Recently, I wrote a blog post on the interest development theory of human motivation. This theory is particularly interesting, because it puts most of its stress on the role interest plays in creating and sustaining motivation. But it does not seem to be a well-known theory (especially compared to the much more popular self-determination theory). One possible reason for that may be that when teachers, coaches, and others learn about theories of motivation, there is a belief that one should focus on factors you (the teacher or coach) can affect, like how much autonomy you give students, or what kind of incentives you use. By contrast, many people believe that interest in fixed: you either have it or you don’t; since it can’t be created, people may fear that focusing on interest as a motivator means that you focus on something you can’t affect in students.
Proponents of interest development theory seem to want to change that. Some, like Hidi and Renninger, suggest that interest can actually be affected by teachers, and that it isn’t as simple as “students have it or they don’t.” They suggest the “have it or you don’t” misconceptions “owe their origin to vocational interest research that shows the stability of existing interests.” In other words, some studies show that if John is interested in pastel painting this year, it is almost certain that he retains an interest next year and does not suddenly “switch” his interest to jazz drumming. But, as they point out, these studies don’t track how interests were either created or discovered.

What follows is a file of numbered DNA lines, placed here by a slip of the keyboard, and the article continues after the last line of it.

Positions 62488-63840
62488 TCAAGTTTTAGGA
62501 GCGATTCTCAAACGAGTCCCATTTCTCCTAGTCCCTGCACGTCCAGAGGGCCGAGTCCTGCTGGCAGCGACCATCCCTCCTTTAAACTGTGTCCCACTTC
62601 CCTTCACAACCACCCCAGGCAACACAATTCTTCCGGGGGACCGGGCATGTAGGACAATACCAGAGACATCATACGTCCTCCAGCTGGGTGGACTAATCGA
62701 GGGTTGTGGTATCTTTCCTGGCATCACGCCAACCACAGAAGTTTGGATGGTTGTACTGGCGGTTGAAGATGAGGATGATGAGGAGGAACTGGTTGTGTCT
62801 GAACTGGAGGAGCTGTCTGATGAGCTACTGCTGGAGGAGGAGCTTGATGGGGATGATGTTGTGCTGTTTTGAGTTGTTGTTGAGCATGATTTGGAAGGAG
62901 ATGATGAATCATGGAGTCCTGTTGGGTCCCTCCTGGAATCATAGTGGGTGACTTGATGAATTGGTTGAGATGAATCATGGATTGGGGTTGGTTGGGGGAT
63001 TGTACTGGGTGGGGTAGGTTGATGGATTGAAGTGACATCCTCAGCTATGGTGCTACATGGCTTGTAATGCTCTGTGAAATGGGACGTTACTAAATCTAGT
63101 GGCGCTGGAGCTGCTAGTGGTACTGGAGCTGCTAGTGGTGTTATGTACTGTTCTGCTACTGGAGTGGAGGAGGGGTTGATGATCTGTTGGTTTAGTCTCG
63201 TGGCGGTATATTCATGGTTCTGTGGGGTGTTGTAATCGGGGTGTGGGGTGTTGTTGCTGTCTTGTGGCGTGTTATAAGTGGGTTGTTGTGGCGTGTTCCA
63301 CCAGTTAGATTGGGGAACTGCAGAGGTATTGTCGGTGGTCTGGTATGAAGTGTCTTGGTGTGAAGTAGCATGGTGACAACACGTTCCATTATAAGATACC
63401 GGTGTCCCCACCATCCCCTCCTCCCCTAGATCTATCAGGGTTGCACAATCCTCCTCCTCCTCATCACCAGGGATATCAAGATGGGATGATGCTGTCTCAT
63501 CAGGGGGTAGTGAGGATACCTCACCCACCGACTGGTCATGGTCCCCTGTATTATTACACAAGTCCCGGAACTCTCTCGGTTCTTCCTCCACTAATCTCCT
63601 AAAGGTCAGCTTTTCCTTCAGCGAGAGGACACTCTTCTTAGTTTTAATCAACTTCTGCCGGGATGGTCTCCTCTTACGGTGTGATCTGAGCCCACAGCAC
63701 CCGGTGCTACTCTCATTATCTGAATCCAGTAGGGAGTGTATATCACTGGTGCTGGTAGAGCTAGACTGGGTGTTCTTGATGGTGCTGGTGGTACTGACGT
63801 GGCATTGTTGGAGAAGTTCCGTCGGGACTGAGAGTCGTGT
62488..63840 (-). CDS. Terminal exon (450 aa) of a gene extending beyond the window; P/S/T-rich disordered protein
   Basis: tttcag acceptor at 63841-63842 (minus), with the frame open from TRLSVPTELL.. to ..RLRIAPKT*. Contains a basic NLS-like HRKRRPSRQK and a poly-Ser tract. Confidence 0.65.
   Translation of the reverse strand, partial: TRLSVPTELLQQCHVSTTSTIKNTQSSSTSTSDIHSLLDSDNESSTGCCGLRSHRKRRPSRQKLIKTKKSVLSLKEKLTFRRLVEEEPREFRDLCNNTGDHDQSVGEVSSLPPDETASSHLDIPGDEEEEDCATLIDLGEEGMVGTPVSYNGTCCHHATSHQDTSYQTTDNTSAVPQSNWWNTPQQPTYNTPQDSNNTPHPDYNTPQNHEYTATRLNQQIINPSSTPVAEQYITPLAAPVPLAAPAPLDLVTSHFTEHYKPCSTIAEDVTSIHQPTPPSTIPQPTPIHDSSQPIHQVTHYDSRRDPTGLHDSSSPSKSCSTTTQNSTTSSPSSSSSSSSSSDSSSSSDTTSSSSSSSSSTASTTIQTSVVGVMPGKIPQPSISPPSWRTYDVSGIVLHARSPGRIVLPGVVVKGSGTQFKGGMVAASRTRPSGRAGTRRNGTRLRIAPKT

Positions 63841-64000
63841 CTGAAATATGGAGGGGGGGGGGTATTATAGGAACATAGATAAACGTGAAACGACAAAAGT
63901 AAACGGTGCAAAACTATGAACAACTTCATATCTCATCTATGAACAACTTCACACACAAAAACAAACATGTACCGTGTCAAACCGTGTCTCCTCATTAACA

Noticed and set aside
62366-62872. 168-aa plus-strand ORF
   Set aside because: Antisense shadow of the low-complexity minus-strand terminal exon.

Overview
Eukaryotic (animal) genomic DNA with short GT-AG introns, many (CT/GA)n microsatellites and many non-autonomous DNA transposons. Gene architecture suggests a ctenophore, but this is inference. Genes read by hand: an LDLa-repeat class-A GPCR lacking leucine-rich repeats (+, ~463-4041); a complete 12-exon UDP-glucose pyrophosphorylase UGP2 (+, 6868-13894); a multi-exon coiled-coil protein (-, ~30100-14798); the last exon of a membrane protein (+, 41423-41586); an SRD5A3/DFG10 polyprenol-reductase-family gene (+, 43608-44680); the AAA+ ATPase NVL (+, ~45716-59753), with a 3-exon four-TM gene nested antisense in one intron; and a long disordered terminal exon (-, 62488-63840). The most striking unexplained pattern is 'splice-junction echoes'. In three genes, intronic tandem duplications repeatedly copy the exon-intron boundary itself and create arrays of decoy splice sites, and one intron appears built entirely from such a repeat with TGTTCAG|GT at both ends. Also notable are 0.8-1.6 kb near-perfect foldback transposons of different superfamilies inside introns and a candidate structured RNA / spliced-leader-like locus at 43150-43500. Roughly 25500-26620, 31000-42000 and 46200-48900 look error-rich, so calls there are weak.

Another contributor to the “you have it or you don’t” idea is that many studies show that “both the affective and cognitive components of interest have biological roots.” When we think biology, we think “fixed.” But other studies show that “interest is the outcome of an interaction between a person and a particular content.” That means that the potential for interest may be in the person, but the development of interest is contextual and often depends on factors outside the person.
So can interest be created, or is it fixed? When one develops an interest, was that interest created or was it discovered? (more…)